The Feminist Holiday Market offered a unique shopping experience of 55 vendors with a wide array of items.
Organizer Siyobin Blanco said that the Feminist Market was the first of its kind in Guelph, but she hopes to run more next year. The Feminist Holiday Market was open from 5 to 9 p.m. at St. George’s Anglican Church, and drew a large crowd of enthusiastic guests.
Blanco said that the event was open to all gender identities. But when filling out the application form to be a vendor, each applicant was asked what their personal experience with feminism was, and why it was important to them.
Blanco owns The Wool Witch, a knitting and crochet business, and has been a vendor at many craft shows. She wanted to offer something different.
“As a queer woman of colour, I had found that these markets were often white-washed and focused on profit. I am a passionate feminist and have attended the Women's March on Washington and the Women's Convention last month in Detroit. I had felt out of place at these craft shows and didn't feel a strong connection of community, or see my values reflected at these events,” said Blanco.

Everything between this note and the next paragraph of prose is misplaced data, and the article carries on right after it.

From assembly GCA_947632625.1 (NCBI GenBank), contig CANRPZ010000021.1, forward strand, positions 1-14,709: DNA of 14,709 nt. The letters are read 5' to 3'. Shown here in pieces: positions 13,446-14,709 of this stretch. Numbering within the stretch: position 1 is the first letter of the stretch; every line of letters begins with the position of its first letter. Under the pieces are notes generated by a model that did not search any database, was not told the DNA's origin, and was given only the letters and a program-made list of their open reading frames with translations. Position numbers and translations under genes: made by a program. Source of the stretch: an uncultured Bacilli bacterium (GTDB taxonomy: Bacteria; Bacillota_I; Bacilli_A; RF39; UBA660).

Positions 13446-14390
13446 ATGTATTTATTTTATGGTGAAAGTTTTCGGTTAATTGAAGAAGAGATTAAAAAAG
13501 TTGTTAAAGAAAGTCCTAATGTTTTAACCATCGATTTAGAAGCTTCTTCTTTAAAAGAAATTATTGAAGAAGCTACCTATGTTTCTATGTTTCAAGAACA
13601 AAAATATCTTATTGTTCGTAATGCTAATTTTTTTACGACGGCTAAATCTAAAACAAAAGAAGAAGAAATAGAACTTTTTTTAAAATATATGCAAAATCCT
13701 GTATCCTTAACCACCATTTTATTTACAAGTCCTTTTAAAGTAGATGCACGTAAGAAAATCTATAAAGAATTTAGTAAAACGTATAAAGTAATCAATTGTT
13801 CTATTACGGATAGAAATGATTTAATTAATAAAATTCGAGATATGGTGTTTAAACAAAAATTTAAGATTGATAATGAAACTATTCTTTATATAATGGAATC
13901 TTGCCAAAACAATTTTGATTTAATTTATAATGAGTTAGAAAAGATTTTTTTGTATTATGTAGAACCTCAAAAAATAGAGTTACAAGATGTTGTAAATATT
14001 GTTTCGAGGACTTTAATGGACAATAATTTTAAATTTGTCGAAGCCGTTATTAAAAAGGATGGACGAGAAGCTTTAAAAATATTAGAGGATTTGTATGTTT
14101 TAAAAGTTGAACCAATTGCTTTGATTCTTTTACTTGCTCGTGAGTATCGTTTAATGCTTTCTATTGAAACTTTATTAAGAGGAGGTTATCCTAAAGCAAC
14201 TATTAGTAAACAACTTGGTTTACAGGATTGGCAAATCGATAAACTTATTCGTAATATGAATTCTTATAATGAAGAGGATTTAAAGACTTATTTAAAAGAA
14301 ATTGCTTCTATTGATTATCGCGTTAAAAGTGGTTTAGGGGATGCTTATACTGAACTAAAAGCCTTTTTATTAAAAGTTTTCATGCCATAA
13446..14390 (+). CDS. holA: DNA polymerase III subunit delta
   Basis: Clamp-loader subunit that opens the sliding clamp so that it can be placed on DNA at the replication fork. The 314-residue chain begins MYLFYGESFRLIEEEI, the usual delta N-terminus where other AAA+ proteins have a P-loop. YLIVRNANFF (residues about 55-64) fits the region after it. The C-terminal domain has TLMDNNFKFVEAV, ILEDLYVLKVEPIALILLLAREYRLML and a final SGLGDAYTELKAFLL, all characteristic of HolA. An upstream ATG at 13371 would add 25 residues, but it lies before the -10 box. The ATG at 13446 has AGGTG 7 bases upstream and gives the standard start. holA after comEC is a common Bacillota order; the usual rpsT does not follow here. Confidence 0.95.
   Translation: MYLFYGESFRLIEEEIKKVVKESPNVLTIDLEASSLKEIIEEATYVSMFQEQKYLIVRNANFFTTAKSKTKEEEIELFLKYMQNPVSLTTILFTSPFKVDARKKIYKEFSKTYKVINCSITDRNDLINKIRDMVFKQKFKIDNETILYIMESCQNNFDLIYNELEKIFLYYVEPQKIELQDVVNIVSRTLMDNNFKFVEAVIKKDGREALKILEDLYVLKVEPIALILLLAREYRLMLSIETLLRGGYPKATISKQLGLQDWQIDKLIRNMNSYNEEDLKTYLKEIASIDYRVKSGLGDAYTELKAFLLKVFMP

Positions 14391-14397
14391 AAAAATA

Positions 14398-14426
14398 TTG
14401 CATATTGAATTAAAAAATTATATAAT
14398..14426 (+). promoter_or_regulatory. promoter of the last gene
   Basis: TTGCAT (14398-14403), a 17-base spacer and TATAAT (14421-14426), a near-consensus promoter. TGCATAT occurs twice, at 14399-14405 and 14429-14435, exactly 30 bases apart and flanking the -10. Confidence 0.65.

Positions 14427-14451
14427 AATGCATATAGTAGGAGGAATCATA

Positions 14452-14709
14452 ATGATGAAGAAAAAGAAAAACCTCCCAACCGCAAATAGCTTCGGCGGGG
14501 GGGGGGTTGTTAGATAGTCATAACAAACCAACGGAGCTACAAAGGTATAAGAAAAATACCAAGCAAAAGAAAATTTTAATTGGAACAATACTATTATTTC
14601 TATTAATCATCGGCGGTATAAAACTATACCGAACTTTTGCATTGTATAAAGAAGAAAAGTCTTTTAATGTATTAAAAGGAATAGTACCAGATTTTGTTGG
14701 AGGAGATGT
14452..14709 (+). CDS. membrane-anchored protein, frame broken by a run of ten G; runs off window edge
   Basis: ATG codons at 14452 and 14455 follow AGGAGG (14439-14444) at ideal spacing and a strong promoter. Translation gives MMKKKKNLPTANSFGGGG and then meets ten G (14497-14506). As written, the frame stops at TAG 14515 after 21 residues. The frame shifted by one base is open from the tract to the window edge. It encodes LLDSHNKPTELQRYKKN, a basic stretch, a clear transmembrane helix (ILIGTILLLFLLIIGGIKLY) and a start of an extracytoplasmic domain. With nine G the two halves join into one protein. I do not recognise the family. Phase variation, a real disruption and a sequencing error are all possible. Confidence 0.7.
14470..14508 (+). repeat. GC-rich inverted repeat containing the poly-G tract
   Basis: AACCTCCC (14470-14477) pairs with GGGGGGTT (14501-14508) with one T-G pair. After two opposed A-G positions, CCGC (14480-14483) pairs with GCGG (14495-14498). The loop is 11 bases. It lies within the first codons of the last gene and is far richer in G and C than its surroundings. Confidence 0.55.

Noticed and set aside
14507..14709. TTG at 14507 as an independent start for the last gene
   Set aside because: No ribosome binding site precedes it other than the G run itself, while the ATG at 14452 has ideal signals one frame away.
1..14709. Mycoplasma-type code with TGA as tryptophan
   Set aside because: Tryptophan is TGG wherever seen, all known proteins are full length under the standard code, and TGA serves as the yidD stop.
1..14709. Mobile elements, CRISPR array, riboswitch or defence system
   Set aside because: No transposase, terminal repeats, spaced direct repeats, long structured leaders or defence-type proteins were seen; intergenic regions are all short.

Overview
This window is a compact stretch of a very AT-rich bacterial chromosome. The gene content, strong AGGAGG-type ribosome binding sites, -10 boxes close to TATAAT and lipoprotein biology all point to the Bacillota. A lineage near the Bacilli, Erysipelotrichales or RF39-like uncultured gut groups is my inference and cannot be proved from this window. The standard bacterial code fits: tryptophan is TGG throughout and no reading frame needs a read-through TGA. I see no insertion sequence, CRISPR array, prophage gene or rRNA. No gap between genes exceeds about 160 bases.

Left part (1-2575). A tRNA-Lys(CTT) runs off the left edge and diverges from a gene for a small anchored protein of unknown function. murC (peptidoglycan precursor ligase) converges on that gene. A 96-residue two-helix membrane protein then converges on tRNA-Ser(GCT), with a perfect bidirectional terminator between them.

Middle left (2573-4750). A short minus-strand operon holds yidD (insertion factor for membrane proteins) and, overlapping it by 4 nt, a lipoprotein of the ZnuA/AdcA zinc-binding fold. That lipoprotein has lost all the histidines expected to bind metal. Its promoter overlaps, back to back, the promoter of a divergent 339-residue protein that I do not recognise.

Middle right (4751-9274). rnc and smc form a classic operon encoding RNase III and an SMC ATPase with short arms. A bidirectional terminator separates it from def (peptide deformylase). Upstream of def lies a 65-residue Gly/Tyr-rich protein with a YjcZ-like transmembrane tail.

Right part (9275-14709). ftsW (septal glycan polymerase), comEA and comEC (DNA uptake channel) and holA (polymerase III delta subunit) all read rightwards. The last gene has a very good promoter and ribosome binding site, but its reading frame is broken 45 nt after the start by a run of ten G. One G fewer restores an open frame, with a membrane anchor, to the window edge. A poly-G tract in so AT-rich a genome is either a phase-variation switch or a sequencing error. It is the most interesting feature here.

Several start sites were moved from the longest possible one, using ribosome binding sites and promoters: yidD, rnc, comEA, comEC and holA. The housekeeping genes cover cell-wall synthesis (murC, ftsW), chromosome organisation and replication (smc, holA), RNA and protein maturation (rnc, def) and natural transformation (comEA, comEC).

After meeting a few vendors with similar values, Blanco decided it was time to organize her own market.
“I tried to make the market as diverse as possible and also have some local activist groups and resources. We also have a raffle and all of the proceeds from that are going towards the Guelph-Wellington Women in Crisis,” Blanco shared.
Blanco hopes to offer more workshops and opportunities for other feminists within Guelph and surrounding areas.
“I am a queer, disabled woman of colour. I am very vocal about feminist issues and try to educate and facilitate conversations around these issues as often as possible. I will be running some workshops based on my experiences and also what I learned at the Women's Convention in the new year. Topics will include privilege, self care for activists and more,” she shared.